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How to Boost Millennial Employees’ Performance

Is anyone else tired of hearing about how hard it is to keep Millennials happy in the workplace?

“These Millennials have no company loyalty anymore.”

“Why would we invest so much into an employee just to see them jump at the first chance they get to make more money somewhere else?”

‘The grass is always greener’ still rings true in the workplace. Except, I’d alter the phrase for Millennial workers to ‘The grass is greener, and closer than ever before’. The truth is, Millennials (and all employees, for that matter) have access like never before. Employees are able to see their worth. They are able to network in brand new ways. Additionally, companies are able to recruit differently than in the past. Companies must be willing to focus more attention on talent retention in order to keep their younger workforce engaged. Without a clear talent retention strategy in place, companies will quickly see their top performers leave for greener (literally and figuratively) pastures. Here are some keys to keep Millennials engaged and inspired:

Make them understand the “why”. Leadership must be able to explain the “why” behind projects, tasks, and responsibilities. Why is this project important? How will their performance effect the outcome? Why should they care? Without a “why”, Millennials will likely have little desire to perform their responsibilities at optimum performance.

Show them the path for growth. As I’ve stated in previously blogs, growth is not necessarily directly tied to new titles or compensation. There is a big difference between telling someone about their potential growth versus showing them their path for growth. Eventually, employees will leave if they are consistently told about their growth opportunities, yet never shown any actions. According to Forbes, Millennials know that staying at the same employer for over two years, on average, can cost them 50% or more in lifetime earnings. What does this mean for leadership? You must be willing to create clear career paths with timelines, road-maps, and achievable steps to keep employees engaged and motivated. This will give employees incentive to stay and clear timelines for growth.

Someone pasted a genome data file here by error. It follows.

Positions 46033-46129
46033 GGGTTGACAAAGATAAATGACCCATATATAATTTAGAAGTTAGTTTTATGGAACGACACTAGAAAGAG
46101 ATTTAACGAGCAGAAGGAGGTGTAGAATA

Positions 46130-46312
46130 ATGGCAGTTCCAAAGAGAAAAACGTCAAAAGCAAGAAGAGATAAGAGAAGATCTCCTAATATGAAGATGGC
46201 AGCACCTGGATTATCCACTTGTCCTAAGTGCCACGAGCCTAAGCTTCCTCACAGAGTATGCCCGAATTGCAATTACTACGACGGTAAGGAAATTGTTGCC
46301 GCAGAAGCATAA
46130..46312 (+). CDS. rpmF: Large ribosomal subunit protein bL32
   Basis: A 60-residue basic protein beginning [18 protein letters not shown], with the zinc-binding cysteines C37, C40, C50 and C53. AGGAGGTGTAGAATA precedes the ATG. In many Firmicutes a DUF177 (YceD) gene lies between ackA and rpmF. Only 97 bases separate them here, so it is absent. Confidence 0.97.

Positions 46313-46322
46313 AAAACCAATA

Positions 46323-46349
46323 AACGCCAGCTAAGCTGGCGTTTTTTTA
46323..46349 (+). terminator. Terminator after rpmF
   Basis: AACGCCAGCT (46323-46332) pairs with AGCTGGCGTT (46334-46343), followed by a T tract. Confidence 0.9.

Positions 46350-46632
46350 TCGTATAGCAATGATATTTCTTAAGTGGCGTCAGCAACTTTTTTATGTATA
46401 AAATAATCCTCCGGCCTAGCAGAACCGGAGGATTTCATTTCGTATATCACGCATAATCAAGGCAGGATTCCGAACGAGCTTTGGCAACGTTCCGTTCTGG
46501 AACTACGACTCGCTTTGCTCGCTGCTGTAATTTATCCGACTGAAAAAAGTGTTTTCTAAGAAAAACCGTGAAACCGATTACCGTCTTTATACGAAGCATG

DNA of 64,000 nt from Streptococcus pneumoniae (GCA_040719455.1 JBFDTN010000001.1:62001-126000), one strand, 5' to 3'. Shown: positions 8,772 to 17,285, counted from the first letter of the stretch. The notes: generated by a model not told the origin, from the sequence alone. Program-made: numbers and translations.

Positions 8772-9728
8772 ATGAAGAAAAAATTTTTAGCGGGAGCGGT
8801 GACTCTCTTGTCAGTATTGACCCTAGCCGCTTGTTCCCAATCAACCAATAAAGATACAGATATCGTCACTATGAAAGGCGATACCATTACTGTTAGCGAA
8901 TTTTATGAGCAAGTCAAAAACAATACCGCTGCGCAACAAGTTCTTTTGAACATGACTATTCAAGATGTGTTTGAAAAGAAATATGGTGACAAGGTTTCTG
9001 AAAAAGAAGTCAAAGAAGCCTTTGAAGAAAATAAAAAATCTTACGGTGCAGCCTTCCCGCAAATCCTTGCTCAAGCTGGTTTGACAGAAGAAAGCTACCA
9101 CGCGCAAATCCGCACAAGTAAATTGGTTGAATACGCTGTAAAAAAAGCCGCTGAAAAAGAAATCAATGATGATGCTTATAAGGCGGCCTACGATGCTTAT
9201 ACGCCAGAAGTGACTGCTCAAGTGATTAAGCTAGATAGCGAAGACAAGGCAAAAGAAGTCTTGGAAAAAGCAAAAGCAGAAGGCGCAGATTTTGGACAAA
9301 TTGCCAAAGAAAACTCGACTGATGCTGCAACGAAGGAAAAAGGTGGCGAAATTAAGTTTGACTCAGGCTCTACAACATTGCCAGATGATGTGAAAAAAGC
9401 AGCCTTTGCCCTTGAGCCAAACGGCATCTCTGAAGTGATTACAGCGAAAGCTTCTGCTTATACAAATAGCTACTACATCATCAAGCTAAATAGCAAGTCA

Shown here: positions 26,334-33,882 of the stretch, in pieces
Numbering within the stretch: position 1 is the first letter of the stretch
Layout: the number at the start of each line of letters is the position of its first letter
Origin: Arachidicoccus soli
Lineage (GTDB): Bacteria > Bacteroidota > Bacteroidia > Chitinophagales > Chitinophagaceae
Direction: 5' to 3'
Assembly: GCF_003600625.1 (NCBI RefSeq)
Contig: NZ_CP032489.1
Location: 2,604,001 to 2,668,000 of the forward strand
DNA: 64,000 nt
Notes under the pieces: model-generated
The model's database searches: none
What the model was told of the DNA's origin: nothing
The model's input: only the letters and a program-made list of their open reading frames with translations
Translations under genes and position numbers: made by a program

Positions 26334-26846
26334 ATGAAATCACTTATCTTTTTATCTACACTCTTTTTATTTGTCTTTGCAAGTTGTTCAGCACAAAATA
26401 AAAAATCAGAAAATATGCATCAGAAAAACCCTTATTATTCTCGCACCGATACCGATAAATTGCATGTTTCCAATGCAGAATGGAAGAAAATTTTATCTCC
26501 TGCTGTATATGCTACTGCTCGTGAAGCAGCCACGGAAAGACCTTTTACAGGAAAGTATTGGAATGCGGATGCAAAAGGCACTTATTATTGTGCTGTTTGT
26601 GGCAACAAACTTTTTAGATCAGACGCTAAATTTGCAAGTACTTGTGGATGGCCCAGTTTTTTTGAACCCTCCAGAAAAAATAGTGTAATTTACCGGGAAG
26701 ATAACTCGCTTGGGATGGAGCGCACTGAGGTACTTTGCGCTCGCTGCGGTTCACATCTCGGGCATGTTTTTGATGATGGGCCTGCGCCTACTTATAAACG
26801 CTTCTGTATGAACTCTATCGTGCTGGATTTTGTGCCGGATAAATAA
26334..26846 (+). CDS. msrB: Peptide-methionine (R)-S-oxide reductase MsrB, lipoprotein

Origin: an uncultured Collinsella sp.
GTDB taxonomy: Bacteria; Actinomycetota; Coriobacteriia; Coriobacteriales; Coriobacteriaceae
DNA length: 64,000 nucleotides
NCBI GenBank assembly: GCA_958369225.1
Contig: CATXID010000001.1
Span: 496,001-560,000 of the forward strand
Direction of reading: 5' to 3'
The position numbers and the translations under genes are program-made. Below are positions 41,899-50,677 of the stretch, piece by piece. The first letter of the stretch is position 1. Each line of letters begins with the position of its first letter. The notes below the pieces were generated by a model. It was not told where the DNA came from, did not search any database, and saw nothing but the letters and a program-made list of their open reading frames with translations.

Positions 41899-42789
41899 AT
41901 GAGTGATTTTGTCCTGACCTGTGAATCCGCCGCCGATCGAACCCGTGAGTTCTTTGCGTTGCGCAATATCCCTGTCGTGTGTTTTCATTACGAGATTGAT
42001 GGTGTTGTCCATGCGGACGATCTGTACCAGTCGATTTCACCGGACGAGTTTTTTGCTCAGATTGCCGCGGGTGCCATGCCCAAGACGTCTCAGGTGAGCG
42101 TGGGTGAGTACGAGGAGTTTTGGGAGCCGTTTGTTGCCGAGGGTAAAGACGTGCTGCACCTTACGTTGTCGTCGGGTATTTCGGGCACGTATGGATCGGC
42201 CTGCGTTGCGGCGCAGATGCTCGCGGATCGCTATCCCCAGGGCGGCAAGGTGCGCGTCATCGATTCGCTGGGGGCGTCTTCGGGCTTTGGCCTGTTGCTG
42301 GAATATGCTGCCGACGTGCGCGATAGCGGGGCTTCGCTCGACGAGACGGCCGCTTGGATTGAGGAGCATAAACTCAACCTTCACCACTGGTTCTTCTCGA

Offer development opportunities. We must remember that not every employee turnover is driven purely by compensation. In fact, the majority are not. Managers must offer continuous developmental opportunities. Those employees that are performing at a high level, yet have tasks that are very repetitive with no outside opportunity to grow their skillset, will quickly jump ship. Sending an employee to a conference, seminar, leadership training, etc. could offer up the continuing development needed to keep that employee engaged. Don’t be afraid they will leave if you give them the chance to grow their skills. Be afraid they will leave if you DON’T give them the opportunity to grow.

Don’t reward purely based on tenure. According to Deloitte, 87% of company recognition programs are focused on tenure. Yet, tenure based programs have shown little to no impact on organizational performance. Without diving too deep into the HR history, tenured rewards programs were primarily created at the turn of the century for labor unions to serve as “service awards” but have stuck around while creating very little value in the current workplace. Furthermore, only 58% of employees even know these tenure reward programs exist within the company in the first place. So, if they do little to nothing to drive employee performance and only close to half the employee population knows about the program, why would an organization bother to continue driving it?

According to Aon Hewitt, 25% of employers find their current recognition programs ineffective for Millennial workers. However, closer to 40% of Millennials feel their recognition programs are ineffective. This shows that while the employers may feel their programs are effective, Millennials are telling a different story.

So, if this doesn’t incentivize Millennial employees, what does?

  1. A reward for exceeding personal performance levels.Receiving a promotion.

  2. A reward for exceeding team performance levels (Blackhawk Engagement Solutions’ Employee Research).

I find it surprising that receiving a promotion is second behind exceeding personal performance levels. This shows that if companies did a better job at reward individual performance, their retention, engagement, and organizational performance would increase.

Prior to our next blog, I challenge you to think about the following question: “Aside from money, what would you want as your ‘reward’ for exceeding personal performance?”

In our next blog, we will tackle what those employee rewards can look like.



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